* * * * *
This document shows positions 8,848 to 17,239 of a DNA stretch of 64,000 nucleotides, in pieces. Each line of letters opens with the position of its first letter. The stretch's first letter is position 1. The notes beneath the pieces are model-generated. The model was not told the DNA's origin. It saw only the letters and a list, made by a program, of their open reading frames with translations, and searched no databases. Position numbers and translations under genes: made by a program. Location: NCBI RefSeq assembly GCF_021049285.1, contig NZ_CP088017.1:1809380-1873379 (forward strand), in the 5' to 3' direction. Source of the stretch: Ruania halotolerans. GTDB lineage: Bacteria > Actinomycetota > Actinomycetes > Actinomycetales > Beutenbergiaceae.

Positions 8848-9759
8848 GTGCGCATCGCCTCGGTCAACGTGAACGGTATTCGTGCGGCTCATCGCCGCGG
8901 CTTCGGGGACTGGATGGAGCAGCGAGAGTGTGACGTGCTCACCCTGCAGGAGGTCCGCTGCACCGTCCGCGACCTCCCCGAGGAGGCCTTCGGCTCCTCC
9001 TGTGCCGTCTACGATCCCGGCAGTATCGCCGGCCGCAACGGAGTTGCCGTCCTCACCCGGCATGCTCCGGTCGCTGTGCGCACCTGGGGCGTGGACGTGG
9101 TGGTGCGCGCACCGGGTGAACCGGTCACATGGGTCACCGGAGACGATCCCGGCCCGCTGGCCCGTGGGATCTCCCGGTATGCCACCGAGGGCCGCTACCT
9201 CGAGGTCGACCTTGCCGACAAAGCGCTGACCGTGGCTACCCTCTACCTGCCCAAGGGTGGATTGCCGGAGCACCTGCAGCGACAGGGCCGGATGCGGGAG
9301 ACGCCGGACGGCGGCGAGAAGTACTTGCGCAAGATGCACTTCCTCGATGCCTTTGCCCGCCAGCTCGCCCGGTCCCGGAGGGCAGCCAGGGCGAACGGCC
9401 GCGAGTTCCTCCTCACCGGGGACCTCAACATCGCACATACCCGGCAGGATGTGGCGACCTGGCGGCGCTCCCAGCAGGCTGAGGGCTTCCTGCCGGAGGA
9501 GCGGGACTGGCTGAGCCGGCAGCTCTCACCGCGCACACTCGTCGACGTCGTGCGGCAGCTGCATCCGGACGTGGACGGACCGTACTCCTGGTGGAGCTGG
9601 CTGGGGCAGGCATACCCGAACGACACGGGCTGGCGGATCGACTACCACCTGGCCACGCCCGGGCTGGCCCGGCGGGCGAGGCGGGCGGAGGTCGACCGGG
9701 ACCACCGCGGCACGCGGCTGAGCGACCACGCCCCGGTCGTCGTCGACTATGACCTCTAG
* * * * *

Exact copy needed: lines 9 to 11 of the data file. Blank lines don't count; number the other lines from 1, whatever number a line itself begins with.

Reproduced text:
9401 GCGAGTTCCTCCTCACCGGGGACCTCAACATCGCACATACCCGGCAGGATGTGGCGACCTGGCGGCGCTCCCAGCAGGCTGAGGGCTTCCTGCCGGAGGA
9501 GCGGGACTGGCTGAGCCGGCAGCTCTCACCGCGCACACTCGTCGACGTCGTGCGGCAGCTGCATCCGGACGTGGACGGACCGTACTCCTGGTGGAGCTGG
9601 CTGGGGCAGGCATACCCGAACGACACGGGCTGGCGGATCGACTACCACCTGGCCACGCCCGGGCTGGCCCGGCGGGCGAGGCGGGCGGAGGTCGACCGGG